Sweat and Satisfaction

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It is an almost universally acknowledged fact that a man in possession of an item of food  is in want of its origin. One can barely bring up the topic of last night’s dinner without someone bemoaning the fact that people don’t know where their food comes from. What they mean to highlight when they say this is the industrialization of our food system. By and large, not only do we no longer know the farmer who grew our food, we can’t even be exactly certain as to its continent of origin. And that’s true. A quick look around the produce aisle proves that most apples and garlic are from China, the asparagus is from Chile, and the raspberries are from God-knows-where. We could all get to know our food better, whether that means stopping by a farmer’s market or finally figuring out what’s killing the squash.

The bone I do wish to pick, however, is with the shallowness of the statement. “People don’t know where their food comes from,” is, at its core, a statement of geography. Nothing else. Concepts of terroir aside, we must recognize that food is more than geography.  There is more than a where, there is also a how. People don’t know how their food comes to them. They have no idea the kind of effort, skill, and knowledge that goes into growing food.

Having not grown many plants since my third grade photosynthesis experiment, I used to be in that camp too. Whenever topics such as gardening or farming came up, I found myself alternating between one of two clichés. The first was that any kind of farmy manual labor was just that- labor. It evoked images of peasants scratching at the dusty earth with sticks, dreaming of a few gnarled potatoes. In this notion, farming is hard work, plain and simple. No ifs, ands, or buts. Farmers are to be pitied as they have obviously been cheated out of a better life somehow. And are too poor or too stupid to do anything about it. No thank you. I was perfectly content to let some unknown person tear my apples and cucumbers out of the earth.

Other times, however, I would find myself falling toward the other cliché. I thought that farming was something akin to magic. It conjured images of Peter Pan-ish farmers dancing across their fields as they sprinkled seeds that looked like glitter.  Four months later they waltz back through the field and harvest baskets brimming with eggplants, tomatoes, and basil. Farmers are to be envied because they have somehow hoodwinked the gods into leading a charmed life. Inevitably, when under the thrall of this idea, I would go out and buy a pot of herbs or Gerbera daisies or something, committed to taking part in this lush part of life. Just as inevitably, my plants would shrivel or rot. I would grow tired of the failure and resign myself to a lush-less life. I was content to let some unknown person whisper my pumpkins and sunflowers out of the earth.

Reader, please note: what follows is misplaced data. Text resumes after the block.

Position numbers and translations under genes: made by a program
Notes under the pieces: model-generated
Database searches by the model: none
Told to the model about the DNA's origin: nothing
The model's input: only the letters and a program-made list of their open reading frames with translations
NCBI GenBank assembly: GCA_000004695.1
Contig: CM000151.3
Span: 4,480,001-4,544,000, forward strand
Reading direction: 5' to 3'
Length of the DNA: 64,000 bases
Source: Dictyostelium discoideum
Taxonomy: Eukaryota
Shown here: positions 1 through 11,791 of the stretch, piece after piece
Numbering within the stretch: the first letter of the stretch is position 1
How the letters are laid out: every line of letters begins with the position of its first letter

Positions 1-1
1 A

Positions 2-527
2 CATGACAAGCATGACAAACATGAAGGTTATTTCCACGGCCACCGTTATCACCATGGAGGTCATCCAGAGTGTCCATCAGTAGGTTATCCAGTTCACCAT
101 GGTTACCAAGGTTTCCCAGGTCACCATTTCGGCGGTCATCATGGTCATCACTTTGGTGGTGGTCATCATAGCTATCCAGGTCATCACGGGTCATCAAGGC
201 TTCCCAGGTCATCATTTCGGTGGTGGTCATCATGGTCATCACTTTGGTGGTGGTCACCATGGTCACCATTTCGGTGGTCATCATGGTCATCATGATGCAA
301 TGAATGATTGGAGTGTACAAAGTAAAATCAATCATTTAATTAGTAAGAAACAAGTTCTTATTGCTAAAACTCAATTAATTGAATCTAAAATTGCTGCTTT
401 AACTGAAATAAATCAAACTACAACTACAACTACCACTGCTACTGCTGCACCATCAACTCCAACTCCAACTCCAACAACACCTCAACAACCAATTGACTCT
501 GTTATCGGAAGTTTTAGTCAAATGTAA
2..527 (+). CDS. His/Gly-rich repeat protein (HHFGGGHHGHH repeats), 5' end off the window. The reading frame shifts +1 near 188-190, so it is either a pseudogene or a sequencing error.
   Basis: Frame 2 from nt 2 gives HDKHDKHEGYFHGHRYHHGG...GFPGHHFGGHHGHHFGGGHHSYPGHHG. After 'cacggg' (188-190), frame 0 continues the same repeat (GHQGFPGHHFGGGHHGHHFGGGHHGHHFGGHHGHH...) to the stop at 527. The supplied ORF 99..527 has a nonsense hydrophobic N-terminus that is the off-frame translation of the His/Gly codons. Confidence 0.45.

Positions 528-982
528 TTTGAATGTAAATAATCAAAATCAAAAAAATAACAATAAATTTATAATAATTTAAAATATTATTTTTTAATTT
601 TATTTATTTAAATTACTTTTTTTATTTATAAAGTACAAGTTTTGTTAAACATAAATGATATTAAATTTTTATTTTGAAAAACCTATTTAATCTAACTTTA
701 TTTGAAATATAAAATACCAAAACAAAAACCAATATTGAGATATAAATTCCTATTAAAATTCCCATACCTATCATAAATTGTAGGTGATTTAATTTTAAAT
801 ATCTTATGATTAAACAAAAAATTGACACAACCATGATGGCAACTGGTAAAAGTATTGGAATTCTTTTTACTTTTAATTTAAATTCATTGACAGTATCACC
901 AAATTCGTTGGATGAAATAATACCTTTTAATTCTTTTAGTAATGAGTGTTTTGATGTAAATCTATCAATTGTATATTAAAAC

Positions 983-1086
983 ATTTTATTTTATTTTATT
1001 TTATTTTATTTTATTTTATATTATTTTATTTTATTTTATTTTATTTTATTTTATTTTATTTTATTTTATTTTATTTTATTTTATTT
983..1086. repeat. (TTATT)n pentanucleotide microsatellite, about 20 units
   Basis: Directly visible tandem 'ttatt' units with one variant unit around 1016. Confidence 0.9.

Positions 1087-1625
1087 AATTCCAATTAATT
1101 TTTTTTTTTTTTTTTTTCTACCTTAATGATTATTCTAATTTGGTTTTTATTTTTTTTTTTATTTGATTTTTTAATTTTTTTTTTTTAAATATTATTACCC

Mercifully, neither of these clichés is true. They are both just as hackneyed as the quiet mouse or the robin’s blue egg. In the last few years, as my life has come to revolve more and more around growing things, I have begun to realize what a farmer’s life is actually like. It’s true that’s its full of hard work. For us at City Roots, there’s lots of shoveling and sifting dirt for sprout growing, cultivating the fields (which is a nice way of saying ripping the weeds out), planting and replanting and re-replanting seedlings, and bending over sinks full of sunflower sprouts trying to cull the seeds hulls out. It’s also true that there is a little bit of magic in what we do. But it’s of a more common variety than waltzing fairies. The magic is this: When given the proper conditions, seeds will germinate and grow into plants. Given enough time, eggplant peels and apple cores become fertilizer. Chickens can turn dead fish into eggs.

Not one of us feels like we’ve been swindled and trapped in a life of drudgery; but neither do we prance around our fields sprinkling glitter seeds. There’s a middle ground that I’ve found hard to explain to people who are unacquainted with farm work (or were only acquainted with it as children). While I’m not a parent, I often compare it to having children. Kids are hard work. They run you ragged all day and still ask for another glass of water before bed. Any honest parent will tell you that. But, any honest parent will also tell you that they derive great satisfaction from their children. I imagine their must be moments of transcendence between parent and child.  It’s the same way with farming. It’s hard, dirty, sweaty work. I often get dirt pushed so far under my nails that it hurts.  But the thing that surprises me still is the personal satisfaction I get. While it is hard, dirty, sweaty work, the magic is in how pleasurable this life is.

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Posted in Uncategorized 7 years, 10 months ago at 6:25 am.

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